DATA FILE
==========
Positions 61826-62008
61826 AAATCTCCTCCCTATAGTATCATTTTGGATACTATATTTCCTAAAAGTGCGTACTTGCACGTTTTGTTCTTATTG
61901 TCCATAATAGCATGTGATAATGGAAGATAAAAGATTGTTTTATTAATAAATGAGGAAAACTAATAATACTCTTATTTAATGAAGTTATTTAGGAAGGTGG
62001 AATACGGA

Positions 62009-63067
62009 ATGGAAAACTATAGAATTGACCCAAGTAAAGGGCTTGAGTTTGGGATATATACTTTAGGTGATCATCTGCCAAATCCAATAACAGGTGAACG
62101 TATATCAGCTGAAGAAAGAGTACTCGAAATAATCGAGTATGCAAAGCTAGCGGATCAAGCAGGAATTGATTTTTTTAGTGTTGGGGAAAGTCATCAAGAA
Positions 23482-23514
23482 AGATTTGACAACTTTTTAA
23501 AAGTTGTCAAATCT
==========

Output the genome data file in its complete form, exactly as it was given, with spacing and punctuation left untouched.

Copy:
Positions 61826-62008
61826 AAATCTCCTCCCTATAGTATCATTTTGGATACTATATTTCCTAAAAGTGCGTACTTGCACGTTTTGTTCTTATTG
61901 TCCATAATAGCATGTGATAATGGAAGATAAAAGATTGTTTTATTAATAAATGAGGAAAACTAATAATACTCTTATTTAATGAAGTTATTTAGGAAGGTGG
62001 AATACGGA

Positions 62009-63067
62009 ATGGAAAACTATAGAATTGACCCAAGTAAAGGGCTTGAGTTTGGGATATATACTTTAGGTGATCATCTGCCAAATCCAATAACAGGTGAACG
62101 TATATCAGCTGAAGAAAGAGTACTCGAAATAATCGAGTATGCAAAGCTAGCGGATCAAGCAGGAATTGATTTTTTTAGTGTTGGGGAAAGTCATCAAGAA
Positions 23482-23514
23482 AGATTTGACAACTTTTTAA
23501 AAGTTGTCAAATCT